Plans to mark the fallen airmen

Members of a Norfolk gliding club are set to apply for a grant to build a heritage and visitor centre at what was one of the most important military airfields of the second world war, its three intersecting runways hosting the famous USAF 445th bomb group.

It was one of the most important military airfields of the second world war, its three intersecting runways hosting the famous USAF 445th bomb group.

They were the valiant fighters whose daring missions led to them suffering 108 combat losses, including the highest single-mission loss when only three of the 37 aircraft that went on a raid to Kassel, Germany, made it back to base.

Since the war ended, Tibenham airfield, near Attleborough, has become a site of pilgrimage for the families of the Americans who served and lost their lives there.

All that remains is a memorial in the nearby church - with the airfield now serving as the home of the Norfolk gliding club.

But all that could soon change, with members of the club set to apply for a grant to build a heritage and visitor centre at the base, to give relatives a better idea of what life was like during the war years.

Club member Chris Slack said: "There is a lot of history at this base and if we could get a grant we would love to create a museum here.

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"People come over from America all the time to see the airfield and there's a big call for giving them a heritage centre.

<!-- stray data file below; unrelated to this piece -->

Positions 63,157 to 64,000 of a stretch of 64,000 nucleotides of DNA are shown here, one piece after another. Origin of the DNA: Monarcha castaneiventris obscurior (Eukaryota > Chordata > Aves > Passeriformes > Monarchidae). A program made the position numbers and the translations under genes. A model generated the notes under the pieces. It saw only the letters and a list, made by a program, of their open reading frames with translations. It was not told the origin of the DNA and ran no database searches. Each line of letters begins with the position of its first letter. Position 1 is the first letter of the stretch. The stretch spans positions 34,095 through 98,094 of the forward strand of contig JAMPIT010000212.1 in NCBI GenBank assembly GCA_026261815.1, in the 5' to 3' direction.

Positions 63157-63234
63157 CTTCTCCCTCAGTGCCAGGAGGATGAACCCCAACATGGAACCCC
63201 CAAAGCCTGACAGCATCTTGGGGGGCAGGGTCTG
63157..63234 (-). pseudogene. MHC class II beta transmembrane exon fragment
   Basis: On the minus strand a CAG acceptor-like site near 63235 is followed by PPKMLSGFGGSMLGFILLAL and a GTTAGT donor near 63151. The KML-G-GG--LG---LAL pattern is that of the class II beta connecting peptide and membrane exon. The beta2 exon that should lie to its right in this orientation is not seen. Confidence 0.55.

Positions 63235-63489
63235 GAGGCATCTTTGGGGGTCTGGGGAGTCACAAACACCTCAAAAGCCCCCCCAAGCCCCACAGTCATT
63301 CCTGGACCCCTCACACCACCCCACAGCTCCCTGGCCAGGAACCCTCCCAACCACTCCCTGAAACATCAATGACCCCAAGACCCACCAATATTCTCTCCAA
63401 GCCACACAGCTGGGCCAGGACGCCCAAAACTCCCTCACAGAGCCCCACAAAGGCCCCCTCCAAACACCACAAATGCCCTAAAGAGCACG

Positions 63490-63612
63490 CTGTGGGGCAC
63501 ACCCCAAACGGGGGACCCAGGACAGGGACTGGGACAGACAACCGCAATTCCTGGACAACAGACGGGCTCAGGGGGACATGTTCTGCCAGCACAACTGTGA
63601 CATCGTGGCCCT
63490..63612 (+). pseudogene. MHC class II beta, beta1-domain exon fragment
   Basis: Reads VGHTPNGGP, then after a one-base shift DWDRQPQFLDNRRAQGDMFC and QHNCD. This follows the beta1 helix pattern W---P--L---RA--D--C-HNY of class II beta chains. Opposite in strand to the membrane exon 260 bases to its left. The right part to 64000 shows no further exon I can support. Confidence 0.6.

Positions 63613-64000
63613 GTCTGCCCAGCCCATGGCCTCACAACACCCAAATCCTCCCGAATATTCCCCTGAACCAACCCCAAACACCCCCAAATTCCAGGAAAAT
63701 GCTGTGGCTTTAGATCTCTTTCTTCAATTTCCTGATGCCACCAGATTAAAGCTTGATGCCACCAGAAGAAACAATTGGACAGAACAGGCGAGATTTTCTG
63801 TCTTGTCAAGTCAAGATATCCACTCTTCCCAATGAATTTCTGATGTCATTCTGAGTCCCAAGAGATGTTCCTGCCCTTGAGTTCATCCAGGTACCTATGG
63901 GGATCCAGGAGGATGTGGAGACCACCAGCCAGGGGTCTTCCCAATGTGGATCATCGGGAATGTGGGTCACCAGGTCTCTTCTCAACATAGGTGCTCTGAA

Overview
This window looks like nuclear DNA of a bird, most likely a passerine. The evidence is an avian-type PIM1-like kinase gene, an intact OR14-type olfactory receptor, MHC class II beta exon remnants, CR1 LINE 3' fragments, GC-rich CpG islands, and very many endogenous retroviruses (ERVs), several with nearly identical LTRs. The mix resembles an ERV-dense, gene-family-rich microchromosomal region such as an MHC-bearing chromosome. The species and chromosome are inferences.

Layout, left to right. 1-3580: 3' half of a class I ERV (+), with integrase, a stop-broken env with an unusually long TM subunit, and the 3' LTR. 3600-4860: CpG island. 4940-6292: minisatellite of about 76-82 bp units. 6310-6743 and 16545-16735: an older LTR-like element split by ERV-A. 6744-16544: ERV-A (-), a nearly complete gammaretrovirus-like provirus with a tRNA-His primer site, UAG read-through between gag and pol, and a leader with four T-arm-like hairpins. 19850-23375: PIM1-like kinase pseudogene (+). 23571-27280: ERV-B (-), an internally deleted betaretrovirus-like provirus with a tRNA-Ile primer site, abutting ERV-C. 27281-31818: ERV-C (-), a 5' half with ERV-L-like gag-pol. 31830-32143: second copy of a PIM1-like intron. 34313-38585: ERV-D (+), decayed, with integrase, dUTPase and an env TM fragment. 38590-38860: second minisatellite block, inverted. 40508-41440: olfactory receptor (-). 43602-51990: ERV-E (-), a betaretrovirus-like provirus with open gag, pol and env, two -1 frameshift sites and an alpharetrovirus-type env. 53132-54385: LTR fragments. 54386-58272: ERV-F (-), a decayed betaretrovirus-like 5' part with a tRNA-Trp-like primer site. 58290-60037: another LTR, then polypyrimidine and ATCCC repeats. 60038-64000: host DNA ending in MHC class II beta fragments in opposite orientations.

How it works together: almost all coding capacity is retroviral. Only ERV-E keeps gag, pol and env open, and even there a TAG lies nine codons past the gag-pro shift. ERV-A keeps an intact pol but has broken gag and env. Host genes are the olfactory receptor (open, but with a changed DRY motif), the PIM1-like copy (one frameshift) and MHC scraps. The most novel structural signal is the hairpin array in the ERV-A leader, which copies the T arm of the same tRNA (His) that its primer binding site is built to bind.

"Until recently we've been taking what we've got here for granted, but now there's a recognition we have responsibility for protecting its history."

Mr Slack said they would be applying this month for a grant of about £10,000 to build a heritage centre on the airfield.

It will contain photographs of life on the base during the war, many submitted by relatives, and parts of the downed planes subsequently rescued from battle sites.

He said the centre would be orientated towards families, and could also contain a section on famous faces to have served there, including Oscar-winning actor Jimmy Stewart.

Lt Col Stewart was based at both Tibenham and nearby Old Buckenham, commanding squadrons of fighters and taking active part in 20 operations during 10 months between 1943 and 1944.

After the war, as he resumed his role as one of Hollywood's biggest stars, he kept in contact with villagers in Tibenham - paying a secret visit to the base in 1975 and enjoying his first glider flight.

Mr Slack said one of the three pilots who survived Kassel was still in contact with the gliding club and had recently expressed his support for the heritage centre.

"So many people want to come here and commemorate the loss," he added. "For a lot of Americans, a visit to Tibenham is a pilgrimage, and building a heritage centre would help make their visit more pertinent."

He said that a five-year plan had been drawn up to increase use of the airbase, which included a fly-in last Sunday for powered planes to show that Tibenham was not just for gliders.

Mr Slack said about 60 planes had been expected from as far away as Newcastle and Dorset, but poor weather conditions

on the day meant that numbers had been less than hoped for.